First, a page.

AstraZeneca, already some way behind Teva ($TEVA) and GlaxoSmithKline ($GSK) in the injectable mAb asthma drug market, is one step closer to making good on its blockbuster estimates after posting positive data for benralizumab.
The London-headquartered Big Pharma ($AZN) released more detailed results from its pivotal late-stage test at the European Respiratory Society International Congress this week, showing that adding its mAb benralizumab to standard-of-care medicine “significantly reduced exacerbations and improved lung function and asthma symptoms” in severe asthma patients with an eosinophilic phenotype.
Both the SIROCCO and CALIMA trials looked at the effect of two dosing regimens of benralizumab given in 4-week and 8-week regimens as an add-on therapy to standard-of-care medicine across primary and key secondary endpoints.
The data showed reductions in the annual rate of asthma exacerbations of up to 51% and improvement in lung function (change in FEV1 of up to 159 mL), which was seen at 4 weeks after the first benralizumab dose and sustained throughout the treatment period.
It also saw improvement in asthma symptoms, such as wheeze, cough, chest tightness and shortness of breath, according to the company.
While outcomes were shown for the 8-week dosing regimen, there was no additional benefit observed with 4-week dosing, something “which may support less-frequent dosing,” AZ said in a statement.
AZ believes its data are now strong enough for talks with the EMA and the FDA this year, with firm plans to submit the drug for review before the end of 2016 now in play.
Sean Bohen, EVP, global medicines development and CMO of the Big Pharma, said: “Severe asthma affects the lives of millions of patients around the world and can be life threatening. The SIROCCO and CALIMA Phase III trials have shown that benralizumab can offer a meaningful treatment option for patients as evidenced by reductions in exacerbations, improvement in lung function and symptoms, with the promise of fewer doses a year.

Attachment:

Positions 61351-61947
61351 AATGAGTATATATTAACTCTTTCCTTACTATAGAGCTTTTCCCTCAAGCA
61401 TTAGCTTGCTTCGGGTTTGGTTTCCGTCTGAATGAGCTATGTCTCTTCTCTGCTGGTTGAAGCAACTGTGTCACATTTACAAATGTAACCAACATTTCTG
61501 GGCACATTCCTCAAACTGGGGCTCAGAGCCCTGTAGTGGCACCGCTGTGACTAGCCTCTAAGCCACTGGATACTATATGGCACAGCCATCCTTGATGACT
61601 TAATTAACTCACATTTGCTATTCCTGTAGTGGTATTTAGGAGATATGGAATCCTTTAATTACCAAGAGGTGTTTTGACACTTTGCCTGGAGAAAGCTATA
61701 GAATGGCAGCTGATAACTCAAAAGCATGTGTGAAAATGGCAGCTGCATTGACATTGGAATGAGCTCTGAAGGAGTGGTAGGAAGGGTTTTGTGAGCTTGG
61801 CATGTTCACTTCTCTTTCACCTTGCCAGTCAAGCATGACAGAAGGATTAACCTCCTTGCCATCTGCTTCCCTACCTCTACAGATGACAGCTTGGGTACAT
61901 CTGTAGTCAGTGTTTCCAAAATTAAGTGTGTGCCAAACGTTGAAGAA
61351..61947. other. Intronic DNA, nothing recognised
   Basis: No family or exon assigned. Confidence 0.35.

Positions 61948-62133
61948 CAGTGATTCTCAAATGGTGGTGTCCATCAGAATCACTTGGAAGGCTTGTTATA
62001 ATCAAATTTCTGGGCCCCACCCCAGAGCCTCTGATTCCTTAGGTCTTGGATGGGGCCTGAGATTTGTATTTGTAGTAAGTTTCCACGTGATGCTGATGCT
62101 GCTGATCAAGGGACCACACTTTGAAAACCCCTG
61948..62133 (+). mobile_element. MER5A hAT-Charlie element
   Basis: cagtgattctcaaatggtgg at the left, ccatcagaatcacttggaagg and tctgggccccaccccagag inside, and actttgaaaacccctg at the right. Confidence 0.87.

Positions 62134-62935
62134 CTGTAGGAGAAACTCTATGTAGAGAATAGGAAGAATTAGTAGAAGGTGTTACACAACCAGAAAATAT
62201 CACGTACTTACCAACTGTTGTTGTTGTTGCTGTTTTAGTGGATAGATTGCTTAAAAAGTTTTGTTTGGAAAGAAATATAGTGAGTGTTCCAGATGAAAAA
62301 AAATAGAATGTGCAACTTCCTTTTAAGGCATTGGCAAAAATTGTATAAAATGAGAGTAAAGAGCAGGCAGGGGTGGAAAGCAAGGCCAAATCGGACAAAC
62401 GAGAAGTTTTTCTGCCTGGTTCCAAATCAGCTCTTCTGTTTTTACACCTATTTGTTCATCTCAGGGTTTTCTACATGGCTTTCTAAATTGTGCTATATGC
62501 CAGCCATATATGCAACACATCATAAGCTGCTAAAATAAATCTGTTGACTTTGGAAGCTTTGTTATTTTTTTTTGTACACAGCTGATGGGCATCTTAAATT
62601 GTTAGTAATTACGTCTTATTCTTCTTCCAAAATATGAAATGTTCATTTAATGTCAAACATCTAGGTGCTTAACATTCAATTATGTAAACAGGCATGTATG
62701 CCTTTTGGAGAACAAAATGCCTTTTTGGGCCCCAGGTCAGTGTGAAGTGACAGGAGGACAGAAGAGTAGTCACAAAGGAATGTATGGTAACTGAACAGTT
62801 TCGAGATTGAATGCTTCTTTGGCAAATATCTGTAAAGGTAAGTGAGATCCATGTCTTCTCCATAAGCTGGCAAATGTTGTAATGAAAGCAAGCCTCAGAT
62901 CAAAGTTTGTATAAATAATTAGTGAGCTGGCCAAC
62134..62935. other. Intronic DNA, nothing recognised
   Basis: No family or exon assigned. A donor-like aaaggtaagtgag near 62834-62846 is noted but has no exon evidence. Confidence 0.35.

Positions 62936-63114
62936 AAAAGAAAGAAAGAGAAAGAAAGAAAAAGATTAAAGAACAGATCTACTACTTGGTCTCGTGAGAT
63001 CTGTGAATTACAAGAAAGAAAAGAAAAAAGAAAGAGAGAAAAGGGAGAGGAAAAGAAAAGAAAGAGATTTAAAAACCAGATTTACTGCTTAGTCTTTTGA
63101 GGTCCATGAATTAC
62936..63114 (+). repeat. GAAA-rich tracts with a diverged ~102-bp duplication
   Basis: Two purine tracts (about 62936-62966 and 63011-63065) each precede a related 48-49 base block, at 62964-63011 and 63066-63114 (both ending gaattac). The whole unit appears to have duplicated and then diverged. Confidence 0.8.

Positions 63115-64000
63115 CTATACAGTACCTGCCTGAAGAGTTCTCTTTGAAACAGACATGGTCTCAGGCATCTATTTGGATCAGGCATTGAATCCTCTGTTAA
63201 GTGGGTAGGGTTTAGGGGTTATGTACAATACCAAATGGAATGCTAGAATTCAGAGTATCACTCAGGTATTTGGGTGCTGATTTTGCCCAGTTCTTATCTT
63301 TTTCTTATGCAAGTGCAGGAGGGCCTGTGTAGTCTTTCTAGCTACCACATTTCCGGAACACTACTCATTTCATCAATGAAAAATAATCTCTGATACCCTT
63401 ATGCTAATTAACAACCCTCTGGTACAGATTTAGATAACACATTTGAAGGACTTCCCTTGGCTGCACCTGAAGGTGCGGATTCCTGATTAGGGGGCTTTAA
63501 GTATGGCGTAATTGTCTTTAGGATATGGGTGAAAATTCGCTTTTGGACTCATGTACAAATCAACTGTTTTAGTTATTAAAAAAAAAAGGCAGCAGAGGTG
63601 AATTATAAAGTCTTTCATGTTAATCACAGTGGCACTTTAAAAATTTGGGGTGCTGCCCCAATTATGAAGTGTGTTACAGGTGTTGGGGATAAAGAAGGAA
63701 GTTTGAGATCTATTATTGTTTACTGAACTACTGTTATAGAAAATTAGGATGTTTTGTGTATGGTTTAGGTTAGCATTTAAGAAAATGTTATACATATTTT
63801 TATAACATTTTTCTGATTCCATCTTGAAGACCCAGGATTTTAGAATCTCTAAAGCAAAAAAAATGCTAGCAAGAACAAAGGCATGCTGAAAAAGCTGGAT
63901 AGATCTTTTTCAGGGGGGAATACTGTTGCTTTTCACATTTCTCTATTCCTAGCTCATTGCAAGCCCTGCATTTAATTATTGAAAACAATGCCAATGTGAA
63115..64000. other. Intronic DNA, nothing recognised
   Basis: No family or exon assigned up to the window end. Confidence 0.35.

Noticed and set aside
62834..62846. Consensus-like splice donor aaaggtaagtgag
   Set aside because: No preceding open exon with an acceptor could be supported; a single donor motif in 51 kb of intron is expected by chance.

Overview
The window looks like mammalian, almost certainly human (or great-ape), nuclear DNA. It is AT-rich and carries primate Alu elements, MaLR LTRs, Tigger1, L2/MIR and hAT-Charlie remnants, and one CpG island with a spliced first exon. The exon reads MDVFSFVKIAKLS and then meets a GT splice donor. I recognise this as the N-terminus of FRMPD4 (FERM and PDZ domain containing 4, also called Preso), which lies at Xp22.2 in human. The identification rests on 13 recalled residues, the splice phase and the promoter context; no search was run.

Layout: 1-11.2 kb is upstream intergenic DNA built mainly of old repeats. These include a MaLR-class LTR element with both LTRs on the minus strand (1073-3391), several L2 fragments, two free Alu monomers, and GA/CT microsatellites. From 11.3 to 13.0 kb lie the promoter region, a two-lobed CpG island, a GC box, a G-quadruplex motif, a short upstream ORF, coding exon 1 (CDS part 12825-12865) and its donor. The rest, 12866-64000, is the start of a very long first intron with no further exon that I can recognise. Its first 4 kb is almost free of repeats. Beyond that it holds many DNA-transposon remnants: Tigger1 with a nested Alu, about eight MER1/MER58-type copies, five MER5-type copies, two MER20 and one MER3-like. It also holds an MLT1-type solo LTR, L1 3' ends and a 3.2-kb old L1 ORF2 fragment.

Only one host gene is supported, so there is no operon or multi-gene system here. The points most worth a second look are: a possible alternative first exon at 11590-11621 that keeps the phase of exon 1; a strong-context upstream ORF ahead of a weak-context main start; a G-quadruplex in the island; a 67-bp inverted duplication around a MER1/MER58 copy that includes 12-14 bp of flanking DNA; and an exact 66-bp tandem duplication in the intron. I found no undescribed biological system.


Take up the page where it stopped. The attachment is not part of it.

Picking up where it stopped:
“Benralizumab has a unique way of working in patients with severe asthma with an eosinophilic phenotype and reflects AstraZeneca’s progress in bringing the next generation of respiratory medicines to patients.”
Asthma is, however, a well-catered-for market, and it may need to be besting marketed rivals if it is to gain a major share in a space in which it's already falling behind.
Alongside AZ, GlaxoSmithKline has been one of the biggest players in asthma for many years, with major blockbuster Seretide/Advair (which also has a license in COPD) being one of the biggest drugs in the space. But its sales have been dropping as pricing pressures increase, with the threat of biosimilars also emerging.
The bad news for AstraZeneca is that GSK has already been given approval for its asthma mAb Nucala (mepolizumab), which recently gained an EMA and FDA green light for severe eosinophilic asthma--the exact license AstraZeneca is gunning for. Analysts have estimated that Nucala should see sales in excess of $500 million a year, and potentially $1 billion-plus at peak.
Israeli generic giant Teva is also ahead in the game, and back in March gained FDA approval for its IL-5 inhibitor mAb Cinqair (reslizumab), also for the maintenance of severe asthma in patients with the eosinophilic phenotype.
This is also a fairly narrow subpopulation of asthma patients who struggle to control their asthma even when taking high doses of medicine to help stop attacks. There had been no specific treatment for eosinophilic asthma other than the inhaled corticosteroids, as well as other controller medications or the beta 2 adrenoceptor agonists already in use for milder forms of the disease.
But with three companies all set to be competing for market space from next year, and GSK the first to market in this new area with its mAb, a third-place AstraZeneca may struggle to gain a firm foothold.
The company previously touted benralizumab sales as being $2 billion at peak, but this may well depend on whether it can add to its license with a COPD indication, which it has slated for 2018. (Although it has endured several midstage hiccoughs for its COPD trials.) Current analysts’ forecasts are a much lower $450 million to $550 million for peak sales.
Benralizumab was not originally developed by AstraZeneca, but from an in-licensing deal the company made with BioWa--a subsidiary of Kyowa Hakko Kirin--which holds certain rights to sell the drug in Japan and other Asian markets, as well as being able to receive milestone payments rights.